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Monday, October 15, 2007
God’s people are called to persistence in discipleship – persistence in prayer and meditation, proclaiming God’s word, and seeking justice. In the readings this week, the longing for justice and the coming of God’s reign are palpable. In such times, Jesus urges us to stand firm, with bold confidence that God will prevail. Luke 18:1–8 In chapter 17, the gospel of Luke reports Jesus’ response to the questions of the Pharisees concerning the timing of the coming of the God’s reign. Jesus’ parable in the focus passage is part of the response to these questions. However, it is not a story about signs and forecasts, but about the final hope of those who are held in low regard by society. The first of two parables about prayer in Luke 18, this story is Jesus’ call to disciples to “pray always and not to lose heart.” In ancient Israel, the duty of a judge was to maintain harmony in relationships and settle disputes among Israelites. Disputes involving widows and orphans were not uncommon in Israel (Psalm 82:3–4; Jeremiah 5:28–29). The law did not allow a widow to inherit her husband’s estate, which passed on to the deceased man’s sons or brothers. If these relatives did not act with justice and honour toward the widow of their father or brother, a judge was called in as the widow’s final and only hope. For those of Jesus’ hearers who were poor or without status in society, a story about a widow with no power or influence and a judge with no compassion would seem “business as usual.” They might assume justice would be denied again. However, in this story the widow’s persistence wins the day. The beautiful surprise of this story is that justice triumphs! No wonder the author of Luke interprets Jesus’ story as being about not losing heart. Whatever happens, God’s way of justice will prevail. Such hope – such certainty that God’s justice will finally come – is no easy thing. The author of Luke leaves Jesus’ question in verse 8 hanging for us to answer: will faith be found when the reign of God comes in its fullness? Those who are persistent in prayer do not lose heart as they wait and work for the coming of God’s reign. Jeremiah proclaims, “The days are surely coming” in Jeremiah 31:27–34. Regardless of how devastated and hopeless things may seem in the present, the prophet is confident to declare that there is a time coming when the people’s knowledge and experience of God will be so intimate that God’s will and desires will be imprinted in the very centre of their lives. Jeremiah’s words are a call to persistence in aligning one’s heart and one’s actions with God’s hopes for all creation. Intimate and persistent connection with God’s law, according to Psalm 119:97–104, brings wisdom and understanding. The concept of law in the Hebrew Scriptures is more than a codified set of rules. The whole story of God’s relationship with humankind is contained in this understanding of law. There is urgency in Timothy’s ministry to proclaim the message with which he has been entrusted. In 2 Timothy 3:14—4:5, the writer asserts that, for many, it will be easier to find messages that suit them than to persist in claiming the truth of God’s word. Many life experiences call for persistence. God will never be diverted from seeking to institute justice, peace, and grace everywhere. As disciples, we are called to embrace the discipline of persistence in prayer and in seeking the gifts of God’s reign for all. What is the role of the faith community in supporting persistence in individual members? What does it mean for you and your church to live with confidence that God will prevail?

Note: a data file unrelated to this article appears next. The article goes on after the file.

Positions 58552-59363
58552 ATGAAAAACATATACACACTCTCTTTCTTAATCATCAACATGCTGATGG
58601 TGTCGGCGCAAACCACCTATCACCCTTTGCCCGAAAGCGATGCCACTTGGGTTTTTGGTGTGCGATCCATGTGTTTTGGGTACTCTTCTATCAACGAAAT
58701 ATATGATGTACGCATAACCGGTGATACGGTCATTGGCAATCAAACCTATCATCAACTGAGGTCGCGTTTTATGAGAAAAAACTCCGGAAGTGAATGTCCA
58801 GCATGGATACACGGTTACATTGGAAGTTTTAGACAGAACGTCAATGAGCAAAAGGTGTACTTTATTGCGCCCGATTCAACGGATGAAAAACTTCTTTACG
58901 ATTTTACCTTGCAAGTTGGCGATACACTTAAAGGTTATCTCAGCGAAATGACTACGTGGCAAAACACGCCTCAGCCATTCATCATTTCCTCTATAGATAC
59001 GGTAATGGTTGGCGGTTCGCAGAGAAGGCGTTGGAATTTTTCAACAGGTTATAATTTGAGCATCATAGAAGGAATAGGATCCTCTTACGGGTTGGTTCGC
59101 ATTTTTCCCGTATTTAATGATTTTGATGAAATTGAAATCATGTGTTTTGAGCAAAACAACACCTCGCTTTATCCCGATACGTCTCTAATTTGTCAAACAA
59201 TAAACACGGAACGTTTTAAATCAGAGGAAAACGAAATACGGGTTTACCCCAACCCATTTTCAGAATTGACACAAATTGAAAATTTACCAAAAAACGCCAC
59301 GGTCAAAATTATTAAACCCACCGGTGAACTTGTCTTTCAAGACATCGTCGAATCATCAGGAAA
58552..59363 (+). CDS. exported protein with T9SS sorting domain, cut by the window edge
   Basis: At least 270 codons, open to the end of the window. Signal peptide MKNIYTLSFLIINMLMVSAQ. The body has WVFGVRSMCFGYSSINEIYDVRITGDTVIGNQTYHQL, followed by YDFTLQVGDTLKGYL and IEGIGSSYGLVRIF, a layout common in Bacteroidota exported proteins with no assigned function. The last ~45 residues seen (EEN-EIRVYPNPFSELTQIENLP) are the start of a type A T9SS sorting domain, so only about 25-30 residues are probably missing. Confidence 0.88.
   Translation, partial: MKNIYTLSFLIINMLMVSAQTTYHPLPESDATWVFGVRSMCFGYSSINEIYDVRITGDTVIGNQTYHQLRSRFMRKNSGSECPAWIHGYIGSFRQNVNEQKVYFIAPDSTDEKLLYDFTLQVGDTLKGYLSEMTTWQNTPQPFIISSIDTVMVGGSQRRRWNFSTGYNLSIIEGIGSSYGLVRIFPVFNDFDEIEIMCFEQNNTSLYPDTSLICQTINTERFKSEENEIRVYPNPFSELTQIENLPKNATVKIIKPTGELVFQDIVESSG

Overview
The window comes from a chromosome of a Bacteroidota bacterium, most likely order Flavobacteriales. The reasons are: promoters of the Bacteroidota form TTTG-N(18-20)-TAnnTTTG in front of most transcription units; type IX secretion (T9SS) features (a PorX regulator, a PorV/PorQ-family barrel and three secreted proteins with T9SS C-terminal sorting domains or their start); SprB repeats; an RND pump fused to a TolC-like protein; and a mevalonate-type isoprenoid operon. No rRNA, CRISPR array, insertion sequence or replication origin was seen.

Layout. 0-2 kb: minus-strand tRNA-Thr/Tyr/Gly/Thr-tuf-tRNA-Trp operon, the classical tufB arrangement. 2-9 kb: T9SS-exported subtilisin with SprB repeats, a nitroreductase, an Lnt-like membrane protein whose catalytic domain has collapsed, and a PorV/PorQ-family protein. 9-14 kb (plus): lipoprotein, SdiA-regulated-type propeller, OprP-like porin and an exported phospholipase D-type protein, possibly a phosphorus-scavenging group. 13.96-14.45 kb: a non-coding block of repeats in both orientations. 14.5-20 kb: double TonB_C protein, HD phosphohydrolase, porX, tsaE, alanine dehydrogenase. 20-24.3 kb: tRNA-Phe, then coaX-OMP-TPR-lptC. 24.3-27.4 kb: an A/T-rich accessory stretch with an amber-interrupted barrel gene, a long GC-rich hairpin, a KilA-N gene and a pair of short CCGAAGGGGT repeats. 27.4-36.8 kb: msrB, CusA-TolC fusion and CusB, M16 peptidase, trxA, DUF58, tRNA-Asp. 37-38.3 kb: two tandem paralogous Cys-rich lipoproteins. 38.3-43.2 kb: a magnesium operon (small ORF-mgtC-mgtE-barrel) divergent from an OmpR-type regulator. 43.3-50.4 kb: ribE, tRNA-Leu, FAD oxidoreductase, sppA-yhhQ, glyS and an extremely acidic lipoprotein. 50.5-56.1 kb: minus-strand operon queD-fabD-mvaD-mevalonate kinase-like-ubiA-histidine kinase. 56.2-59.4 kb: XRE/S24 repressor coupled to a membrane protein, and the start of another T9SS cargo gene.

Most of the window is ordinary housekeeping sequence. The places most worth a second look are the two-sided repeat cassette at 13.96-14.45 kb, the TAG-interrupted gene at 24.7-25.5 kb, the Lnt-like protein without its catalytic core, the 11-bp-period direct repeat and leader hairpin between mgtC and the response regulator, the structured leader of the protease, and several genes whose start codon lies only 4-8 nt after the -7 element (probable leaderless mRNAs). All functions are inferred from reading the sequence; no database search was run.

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Kairos-Milwaukie UCC Blog

Reflections on the Revised Common Lectionary by Rev. Rick Skidmore and Rev. Jim Ogden.

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